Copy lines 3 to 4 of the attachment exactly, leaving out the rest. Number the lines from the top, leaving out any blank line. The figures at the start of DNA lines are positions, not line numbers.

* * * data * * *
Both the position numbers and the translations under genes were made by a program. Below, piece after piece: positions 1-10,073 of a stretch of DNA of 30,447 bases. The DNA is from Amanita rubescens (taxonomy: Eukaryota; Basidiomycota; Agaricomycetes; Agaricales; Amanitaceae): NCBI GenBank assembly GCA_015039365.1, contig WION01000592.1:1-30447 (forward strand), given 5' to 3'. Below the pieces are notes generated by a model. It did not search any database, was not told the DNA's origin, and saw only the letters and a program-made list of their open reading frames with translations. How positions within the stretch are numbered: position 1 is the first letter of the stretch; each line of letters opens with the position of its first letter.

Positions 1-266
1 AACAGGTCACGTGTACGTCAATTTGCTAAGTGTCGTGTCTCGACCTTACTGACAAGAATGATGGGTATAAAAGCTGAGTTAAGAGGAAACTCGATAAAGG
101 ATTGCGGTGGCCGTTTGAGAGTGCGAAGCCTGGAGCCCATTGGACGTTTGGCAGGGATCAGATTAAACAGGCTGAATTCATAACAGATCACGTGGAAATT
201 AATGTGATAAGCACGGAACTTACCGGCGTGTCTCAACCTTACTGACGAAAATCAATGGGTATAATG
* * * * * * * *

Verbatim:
1 AACAGGTCACGTGTACGTCAATTTGCTAAGTGTCGTGTCTCGACCTTACTGACAAGAATGATGGGTATAAAAGCTGAGTTAAGAGGAAACTCGATAAAGG
101 ATTGCGGTGGCCGTTTGAGAGTGCGAAGCCTGGAGCCCATTGGACGTTTGGCAGGGATCAGATTAAACAGGCTGAATTCATAACAGATCACGTGGAAATT